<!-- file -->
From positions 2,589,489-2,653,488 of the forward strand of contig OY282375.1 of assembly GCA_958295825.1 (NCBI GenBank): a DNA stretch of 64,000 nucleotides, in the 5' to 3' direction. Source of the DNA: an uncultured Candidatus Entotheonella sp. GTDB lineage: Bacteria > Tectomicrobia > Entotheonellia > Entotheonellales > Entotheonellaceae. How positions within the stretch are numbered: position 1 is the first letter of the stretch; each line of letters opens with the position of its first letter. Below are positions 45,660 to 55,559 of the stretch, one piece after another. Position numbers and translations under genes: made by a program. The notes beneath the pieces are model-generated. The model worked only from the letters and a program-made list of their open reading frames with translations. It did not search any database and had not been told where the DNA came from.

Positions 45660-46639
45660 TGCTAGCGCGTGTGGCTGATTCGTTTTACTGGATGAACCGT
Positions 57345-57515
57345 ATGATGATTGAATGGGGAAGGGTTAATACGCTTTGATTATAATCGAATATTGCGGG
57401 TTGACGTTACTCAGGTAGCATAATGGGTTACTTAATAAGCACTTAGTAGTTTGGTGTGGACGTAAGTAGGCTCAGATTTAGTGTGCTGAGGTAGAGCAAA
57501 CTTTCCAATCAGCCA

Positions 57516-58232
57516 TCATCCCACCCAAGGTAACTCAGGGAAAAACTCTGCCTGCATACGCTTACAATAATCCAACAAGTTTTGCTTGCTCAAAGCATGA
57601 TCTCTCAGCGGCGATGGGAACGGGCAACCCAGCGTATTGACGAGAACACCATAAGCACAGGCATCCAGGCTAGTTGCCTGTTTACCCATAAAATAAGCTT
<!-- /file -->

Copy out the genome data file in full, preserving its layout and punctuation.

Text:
From positions 2,589,489-2,653,488 of the forward strand of contig OY282375.1 of assembly GCA_958295825.1 (NCBI GenBank): a DNA stretch of 64,000 nucleotides, in the 5' to 3' direction. Source of the DNA: an uncultured Candidatus Entotheonella sp. GTDB lineage: Bacteria > Tectomicrobia > Entotheonellia > Entotheonellales > Entotheonellaceae. How positions within the stretch are numbered: position 1 is the first letter of the stretch; each line of letters opens with the position of its first letter. Below are positions 45,660 to 55,559 of the stretch, one piece after another. Position numbers and translations under genes: made by a program. The notes beneath the pieces are model-generated. The model worked only from the letters and a program-made list of their open reading frames with translations. It did not search any database and had not been told where the DNA came from.

Positions 45660-46639
45660 TGCTAGCGCGTGTGGCTGATTCGTTTTACTGGATGAACCGT
Positions 57345-57515
57345 ATGATGATTGAATGGGGAAGGGTTAATACGCTTTGATTATAATCGAATATTGCGGG
57401 TTGACGTTACTCAGGTAGCATAATGGGTTACTTAATAAGCACTTAGTAGTTTGGTGTGGACGTAAGTAGGCTCAGATTTAGTGTGCTGAGGTAGAGCAAA
57501 CTTTCCAATCAGCCA

Positions 57516-58232
57516 TCATCCCACCCAAGGTAACTCAGGGAAAAACTCTGCCTGCATACGCTTACAATAATCCAACAAGTTTTGCTTGCTCAAAGCATGA
57601 TCTCTCAGCGGCGATGGGAACGGGCAACCCAGCGTATTGACGAGAACACCATAAGCACAGGCATCCAGGCTAGTTGCCTGTTTACCCATAAAATAAGCTT